Fact Checking the White House on Crime

January 23, 2017

President Donald Trump made statements about crime in his Inaugural address and the White House immediately posted additional statements on the topic on its website. Below is a fact check.

1.  A new White House website page, “Standing Up For Our Law Enforcement Community,” published Friday states: “In 2015, homicides increased by 17% in America’s fifty largest cities. That’s the largest increase in 25 years. In our nation’s capital, killings have risen by 50 percent. There were thousands of shootings in Chicago last year alone.”

Fact: These statistics are taken from Trump’s acceptance speech at the Republican National Convention in July 2016, fact checked by the Brennan Center here. They are misleading.

A June 2016 Department of Justice study showed the murder rate in the nation’s 56 largest cities rose by 16.8 percent in 2015. But two-thirds of that increase occurred in just 10 cities. A Brennan Center study of the 30 largest cities showed the murder rate rose by 13 percent in 2015, and 14 percent in 2016. However, these national averages are skewed by a handful of cities. More than half the rise in 2015 was caused by Baltimore, Chicago, and Washington, D.C. Nearly half of the rise in 2016 was caused by Chicago.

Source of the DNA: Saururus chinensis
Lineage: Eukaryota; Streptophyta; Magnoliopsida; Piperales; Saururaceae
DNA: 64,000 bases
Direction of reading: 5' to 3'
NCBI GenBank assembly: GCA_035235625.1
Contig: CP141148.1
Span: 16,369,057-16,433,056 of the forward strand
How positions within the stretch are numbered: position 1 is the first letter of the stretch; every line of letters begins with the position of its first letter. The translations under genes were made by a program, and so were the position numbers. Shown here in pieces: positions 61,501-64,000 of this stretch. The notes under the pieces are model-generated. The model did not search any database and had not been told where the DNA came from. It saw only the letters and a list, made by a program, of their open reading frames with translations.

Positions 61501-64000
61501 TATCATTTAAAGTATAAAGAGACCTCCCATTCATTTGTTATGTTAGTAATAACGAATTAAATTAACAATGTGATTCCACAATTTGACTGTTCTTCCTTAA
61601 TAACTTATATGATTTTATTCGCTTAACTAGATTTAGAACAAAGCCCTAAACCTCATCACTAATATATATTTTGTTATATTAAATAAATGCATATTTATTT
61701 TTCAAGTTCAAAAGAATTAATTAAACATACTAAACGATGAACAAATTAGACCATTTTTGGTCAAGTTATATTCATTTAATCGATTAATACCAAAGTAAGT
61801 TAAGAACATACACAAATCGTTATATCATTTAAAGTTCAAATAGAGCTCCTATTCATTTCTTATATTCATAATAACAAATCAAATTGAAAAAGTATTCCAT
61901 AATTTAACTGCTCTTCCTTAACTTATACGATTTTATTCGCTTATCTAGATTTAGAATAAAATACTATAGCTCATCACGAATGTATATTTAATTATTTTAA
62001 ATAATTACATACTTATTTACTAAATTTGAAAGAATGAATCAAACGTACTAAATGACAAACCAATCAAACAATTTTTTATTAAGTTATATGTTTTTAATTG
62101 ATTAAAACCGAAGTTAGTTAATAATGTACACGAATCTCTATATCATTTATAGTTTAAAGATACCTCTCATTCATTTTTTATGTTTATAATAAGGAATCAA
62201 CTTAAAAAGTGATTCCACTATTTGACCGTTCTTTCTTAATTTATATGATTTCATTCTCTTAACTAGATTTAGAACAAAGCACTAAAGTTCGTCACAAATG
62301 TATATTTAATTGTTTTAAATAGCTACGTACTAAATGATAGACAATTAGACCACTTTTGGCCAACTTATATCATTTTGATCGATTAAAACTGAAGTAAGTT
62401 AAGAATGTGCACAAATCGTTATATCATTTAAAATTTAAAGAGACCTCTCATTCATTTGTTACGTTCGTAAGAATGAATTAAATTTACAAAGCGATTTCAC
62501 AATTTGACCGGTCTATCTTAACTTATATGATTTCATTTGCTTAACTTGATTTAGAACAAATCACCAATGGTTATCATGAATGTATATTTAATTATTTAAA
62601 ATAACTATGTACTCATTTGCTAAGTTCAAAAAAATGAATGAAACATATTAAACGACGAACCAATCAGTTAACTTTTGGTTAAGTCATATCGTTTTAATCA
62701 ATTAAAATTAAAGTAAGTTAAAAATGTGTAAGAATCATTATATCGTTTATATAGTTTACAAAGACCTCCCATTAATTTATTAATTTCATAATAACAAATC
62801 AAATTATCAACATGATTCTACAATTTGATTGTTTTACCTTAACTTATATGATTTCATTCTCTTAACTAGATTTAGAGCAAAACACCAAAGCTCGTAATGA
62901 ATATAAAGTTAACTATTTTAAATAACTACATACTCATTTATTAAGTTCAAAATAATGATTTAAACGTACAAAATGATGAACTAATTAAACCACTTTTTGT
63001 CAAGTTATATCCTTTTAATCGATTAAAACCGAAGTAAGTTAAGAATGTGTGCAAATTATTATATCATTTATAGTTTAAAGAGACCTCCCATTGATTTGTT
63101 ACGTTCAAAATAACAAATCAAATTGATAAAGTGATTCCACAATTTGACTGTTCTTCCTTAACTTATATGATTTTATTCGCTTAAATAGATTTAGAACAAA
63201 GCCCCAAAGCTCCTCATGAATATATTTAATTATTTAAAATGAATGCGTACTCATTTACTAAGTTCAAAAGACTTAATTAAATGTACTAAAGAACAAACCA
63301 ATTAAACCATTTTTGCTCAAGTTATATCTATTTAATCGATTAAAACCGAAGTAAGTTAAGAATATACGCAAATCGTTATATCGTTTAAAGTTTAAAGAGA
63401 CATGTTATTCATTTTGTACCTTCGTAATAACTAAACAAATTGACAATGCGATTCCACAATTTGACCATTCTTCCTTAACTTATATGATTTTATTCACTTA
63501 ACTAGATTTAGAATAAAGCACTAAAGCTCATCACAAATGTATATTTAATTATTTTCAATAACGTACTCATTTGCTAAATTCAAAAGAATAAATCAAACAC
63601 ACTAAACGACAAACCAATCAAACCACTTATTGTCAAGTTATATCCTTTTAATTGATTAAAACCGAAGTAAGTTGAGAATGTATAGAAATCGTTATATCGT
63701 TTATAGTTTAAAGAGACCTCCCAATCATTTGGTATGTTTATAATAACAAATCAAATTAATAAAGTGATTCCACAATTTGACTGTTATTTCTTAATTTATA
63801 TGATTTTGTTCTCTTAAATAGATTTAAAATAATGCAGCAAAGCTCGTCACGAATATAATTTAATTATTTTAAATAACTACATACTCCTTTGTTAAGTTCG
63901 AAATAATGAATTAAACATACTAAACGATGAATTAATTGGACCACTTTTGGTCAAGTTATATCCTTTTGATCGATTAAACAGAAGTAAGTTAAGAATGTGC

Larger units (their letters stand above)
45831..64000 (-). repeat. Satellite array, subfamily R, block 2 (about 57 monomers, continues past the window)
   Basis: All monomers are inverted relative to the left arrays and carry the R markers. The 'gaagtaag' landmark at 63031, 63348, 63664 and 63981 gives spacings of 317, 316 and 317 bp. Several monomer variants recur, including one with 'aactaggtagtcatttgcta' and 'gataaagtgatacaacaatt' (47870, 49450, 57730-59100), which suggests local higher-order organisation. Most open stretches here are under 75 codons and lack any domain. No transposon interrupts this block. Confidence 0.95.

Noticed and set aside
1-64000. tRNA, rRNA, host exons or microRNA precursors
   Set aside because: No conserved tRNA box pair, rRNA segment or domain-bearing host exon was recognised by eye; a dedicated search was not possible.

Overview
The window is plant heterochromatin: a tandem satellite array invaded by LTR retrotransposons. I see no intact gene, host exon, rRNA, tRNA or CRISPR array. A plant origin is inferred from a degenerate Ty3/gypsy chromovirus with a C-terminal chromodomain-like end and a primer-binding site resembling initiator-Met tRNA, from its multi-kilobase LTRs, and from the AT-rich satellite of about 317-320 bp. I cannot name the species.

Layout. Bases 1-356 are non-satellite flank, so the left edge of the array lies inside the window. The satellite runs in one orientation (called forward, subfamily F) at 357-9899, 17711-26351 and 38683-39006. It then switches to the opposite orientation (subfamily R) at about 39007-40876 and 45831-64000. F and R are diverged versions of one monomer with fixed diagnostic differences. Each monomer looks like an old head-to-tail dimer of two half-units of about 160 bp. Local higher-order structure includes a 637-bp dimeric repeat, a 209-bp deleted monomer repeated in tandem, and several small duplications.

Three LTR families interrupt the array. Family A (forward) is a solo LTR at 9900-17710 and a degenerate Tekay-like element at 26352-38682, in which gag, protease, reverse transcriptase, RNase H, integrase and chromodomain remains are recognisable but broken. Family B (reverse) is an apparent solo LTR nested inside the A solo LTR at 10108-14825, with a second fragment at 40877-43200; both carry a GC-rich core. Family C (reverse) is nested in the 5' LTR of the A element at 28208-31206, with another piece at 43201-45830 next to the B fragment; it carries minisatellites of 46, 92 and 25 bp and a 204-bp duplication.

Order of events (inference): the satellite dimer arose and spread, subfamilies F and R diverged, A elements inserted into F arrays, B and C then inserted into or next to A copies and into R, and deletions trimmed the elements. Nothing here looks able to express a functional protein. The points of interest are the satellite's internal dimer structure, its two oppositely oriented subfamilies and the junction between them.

The murder increases in these select cities are serious problems that must be addressed. But these cities are outliers. The data do not show any sort of national murder wave or national crime wave. Murder rates nationally remain near historic lows. 

2.  In his Inaugural address, Trump stated: “Crime and gangs and drugs . . . have stolen too many lives and robbed our country of so much unrealized potential.” He continued: “This American carnage stops right here and stops right now.”

Fact: Crime rates remain at historic lows. Over the past 25 years, crime in major cities fell 65 percent. According to the FBI Uniform Crime Report Program, the overall crime rate was down again in 2015, dropping for the 14th year in a row. Violent crime is half of what it was in 1991, and has fallen 23 percent in the last decade. Property crime is down 43 percent in the past 25 years. No single-year change has reversed this trend. The murder rates for 2015 and 2016 remain close to recent historic lows (see above).

Read the Brennan Center’s analyses of crime in 2015 here and 2016 here.